State Education Superintendent Molly Spearman brought school boards to the front of the legislative debate when she started saying out loud what a lot of people had been saying privately for years: Sometimes, they’re the problem.
Eight of South Carolina's tiniest school districts are collectively seeking more than $210 million to consolidate — four times more than what legislators allotted as a carrot for small school districts in the poorest counties to merge on their own before they are forced by the state.
The school district is the biggest employer in many communities, and some school board members see their jobs primarily in terms of securing good jobs for their friends and family, or lucrative contracts for themselves, rather than providing a decent education to all the children. Some simply aren’t up to the job.
Those are the problems behind some of the most controversial parts of the school reform legislation that the House passed this spring and a Senate subcommittee is trying to get ready for debate in January. Chief among them: a plan to let the governor remove the entire school board when the state superintendent takes over the district.
Under the Senate version, once the state achieves its goals, the governor, the state superintendent and the local legislative delegation would appoint a five-member school board, to serve until the state is satisfied that it’s safe to slowly reconstitute the board with elected members. The goal is to prevent the same people who facilitated the district’s failure from taking back over and undoing all the work the state has done to improve things.
We’ve talked about this before, but we haven’t talked about the obvious question this conversation raises: Do we really even need school boards?
It’s not a question that’s come up in the Senate meetings, where lawmakers seem to just assume that of course we need school boards. After all, we’ve always had them.
But when I reached out to Sen. Vincent Sheheen to talk about an alternative to wholesale removal that was being floated by the S.C. Association of School Boards, he started musing about the role school boards play in our state.
Mr. Sheheen, a Camden attorney who serves as vice chairman of the Senate panel, noted that Kershaw County schools don’t have fiscal autonomy because he thinks it’s important for taxes to be levied by the County Council, whose members are better known and which has to balance all the needs of the county. (He’s right about that.)
And if the County Council is providing the local funding for schools, he wondered, how much sense does it make for the superintendent to report to an entirely different board?
“I am not satisfied with the way the system is operated,” the two-time Democratic gubernatorial nominee told me. “We ought to look at alternatives. One we ought to consider is kind of a unified governance, where the county administrator hires the superintendents.”
He was quick to say he wasn’t proposing the change. “I’ve never introduced that legislation, and I don’t know if I would,” he said. “But I think it could be considered.”
More than low pay or large class sizes or behavioral problems they aren’t equipped to handle, it's the bathroom break — or lack thereof — that best captures the bang-your-head-against-the-wall frustration that S.C. teachers are feeling.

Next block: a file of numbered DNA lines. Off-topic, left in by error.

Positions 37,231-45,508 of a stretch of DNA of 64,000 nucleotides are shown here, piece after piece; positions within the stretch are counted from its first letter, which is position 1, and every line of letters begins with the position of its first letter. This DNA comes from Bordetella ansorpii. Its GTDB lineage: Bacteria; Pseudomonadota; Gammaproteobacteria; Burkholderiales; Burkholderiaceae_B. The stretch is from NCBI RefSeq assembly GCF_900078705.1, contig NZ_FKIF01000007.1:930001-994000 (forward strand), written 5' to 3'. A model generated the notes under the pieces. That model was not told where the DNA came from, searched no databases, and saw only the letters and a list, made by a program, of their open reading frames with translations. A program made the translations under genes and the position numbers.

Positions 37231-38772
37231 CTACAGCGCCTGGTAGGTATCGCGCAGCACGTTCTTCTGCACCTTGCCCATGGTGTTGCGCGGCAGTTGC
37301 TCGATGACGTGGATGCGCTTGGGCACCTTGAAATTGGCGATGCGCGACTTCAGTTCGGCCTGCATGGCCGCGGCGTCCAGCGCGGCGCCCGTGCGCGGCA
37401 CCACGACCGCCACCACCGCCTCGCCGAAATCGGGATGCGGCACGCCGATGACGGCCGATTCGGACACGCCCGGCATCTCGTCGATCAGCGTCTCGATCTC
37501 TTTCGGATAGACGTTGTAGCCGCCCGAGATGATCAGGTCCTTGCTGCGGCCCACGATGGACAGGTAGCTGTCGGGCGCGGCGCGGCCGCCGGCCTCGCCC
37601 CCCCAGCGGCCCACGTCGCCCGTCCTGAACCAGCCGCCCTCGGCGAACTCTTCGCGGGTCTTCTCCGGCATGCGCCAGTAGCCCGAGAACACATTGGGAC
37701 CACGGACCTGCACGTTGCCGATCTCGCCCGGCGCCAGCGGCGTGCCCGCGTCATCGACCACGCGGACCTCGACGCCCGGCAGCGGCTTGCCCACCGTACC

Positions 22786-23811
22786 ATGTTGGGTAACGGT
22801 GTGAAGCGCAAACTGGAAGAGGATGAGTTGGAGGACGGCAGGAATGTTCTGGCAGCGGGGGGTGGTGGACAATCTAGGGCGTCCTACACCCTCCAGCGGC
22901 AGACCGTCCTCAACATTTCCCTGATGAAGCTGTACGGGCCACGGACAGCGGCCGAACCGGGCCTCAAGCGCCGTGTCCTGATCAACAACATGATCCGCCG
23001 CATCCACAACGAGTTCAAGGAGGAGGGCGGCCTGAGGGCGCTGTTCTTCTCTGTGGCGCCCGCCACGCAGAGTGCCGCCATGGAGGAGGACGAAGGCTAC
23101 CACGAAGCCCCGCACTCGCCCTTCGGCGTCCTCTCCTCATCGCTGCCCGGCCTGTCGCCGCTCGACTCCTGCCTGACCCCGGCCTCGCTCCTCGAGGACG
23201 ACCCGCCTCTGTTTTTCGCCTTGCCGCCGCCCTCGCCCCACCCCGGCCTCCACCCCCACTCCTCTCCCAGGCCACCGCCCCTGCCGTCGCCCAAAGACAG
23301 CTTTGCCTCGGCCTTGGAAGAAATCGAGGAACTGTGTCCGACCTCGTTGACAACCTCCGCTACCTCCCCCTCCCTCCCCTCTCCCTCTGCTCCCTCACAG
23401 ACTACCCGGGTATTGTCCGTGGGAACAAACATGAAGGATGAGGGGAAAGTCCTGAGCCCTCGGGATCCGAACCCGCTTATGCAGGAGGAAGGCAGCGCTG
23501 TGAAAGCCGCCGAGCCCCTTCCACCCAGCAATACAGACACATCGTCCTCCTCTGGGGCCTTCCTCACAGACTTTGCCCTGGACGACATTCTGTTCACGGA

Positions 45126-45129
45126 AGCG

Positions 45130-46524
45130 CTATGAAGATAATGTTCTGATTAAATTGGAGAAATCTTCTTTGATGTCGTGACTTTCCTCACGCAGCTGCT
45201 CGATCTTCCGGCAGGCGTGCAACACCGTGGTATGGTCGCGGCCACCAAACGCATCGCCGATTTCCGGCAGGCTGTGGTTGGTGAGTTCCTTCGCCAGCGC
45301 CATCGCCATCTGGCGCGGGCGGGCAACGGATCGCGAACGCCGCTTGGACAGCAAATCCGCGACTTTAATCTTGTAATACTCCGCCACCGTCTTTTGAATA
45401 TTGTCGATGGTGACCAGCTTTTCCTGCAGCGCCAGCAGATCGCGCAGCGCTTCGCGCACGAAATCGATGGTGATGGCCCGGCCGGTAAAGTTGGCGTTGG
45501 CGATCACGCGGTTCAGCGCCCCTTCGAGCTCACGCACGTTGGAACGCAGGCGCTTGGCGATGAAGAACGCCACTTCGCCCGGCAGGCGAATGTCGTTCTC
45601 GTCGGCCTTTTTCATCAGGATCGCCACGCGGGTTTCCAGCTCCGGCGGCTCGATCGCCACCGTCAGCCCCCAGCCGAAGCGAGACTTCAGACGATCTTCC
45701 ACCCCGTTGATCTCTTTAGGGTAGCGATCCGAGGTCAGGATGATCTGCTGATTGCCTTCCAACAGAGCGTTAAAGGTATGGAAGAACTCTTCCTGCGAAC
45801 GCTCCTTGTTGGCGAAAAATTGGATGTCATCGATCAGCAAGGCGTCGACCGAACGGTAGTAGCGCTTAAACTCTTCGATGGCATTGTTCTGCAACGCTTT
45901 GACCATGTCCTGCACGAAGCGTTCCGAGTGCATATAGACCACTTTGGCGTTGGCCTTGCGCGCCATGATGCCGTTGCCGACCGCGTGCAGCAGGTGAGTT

Of course, it’s already a struggle to convince some legislators that the schools are a legislative responsibility. A change like this could reinforce the dangerous idea that they’re the responsibility of local governments.
Although the school boards themselves will give you lots of reasons we need school boards — the most compelling of which have to do with providing a public forum for parents who want to protest individual and systemic school decisions — the biggest problem with eliminating them might be figuring out how to replace them.
Mr. Sheheen acknowledged the problems with doing anything that could cause the Legislature to take even less ownership of schools. But he might actually have a solution as well.
The first time S.C. Education Superintendent Molly Spearman intervened in tiny Florence District 4, the school board seemed to welcome her.
During a meeting last month of the Senate education panel, he worried that the governor might not know enough about members of the community to appoint temporary school board members in those limited cases where the board would be removed. What, he asked, about leaving that to the state superintendent, who would have been working for years to fix the district, with input from the local legislators?
The suggestion initially sent chills down my spine, because I don’t like the idea of small groups of legislators having any sort of official authority. But as Mr. Sheheen said, they do “play this quasi role between the local and the state.”
Could some version of that idea work as a replacement for school boards? Or would giving more authority to county legislative delegations create more problems than it would solve? Or, perhaps, is there a better idea that we haven’t found yet because we haven’t been looking for it?
Cindi Ross Scoppe is an editorial writer for The Post and Courier. Contact her at firstname.lastname@example.org or follow her on Facebook or Twitter @CindiScoppe.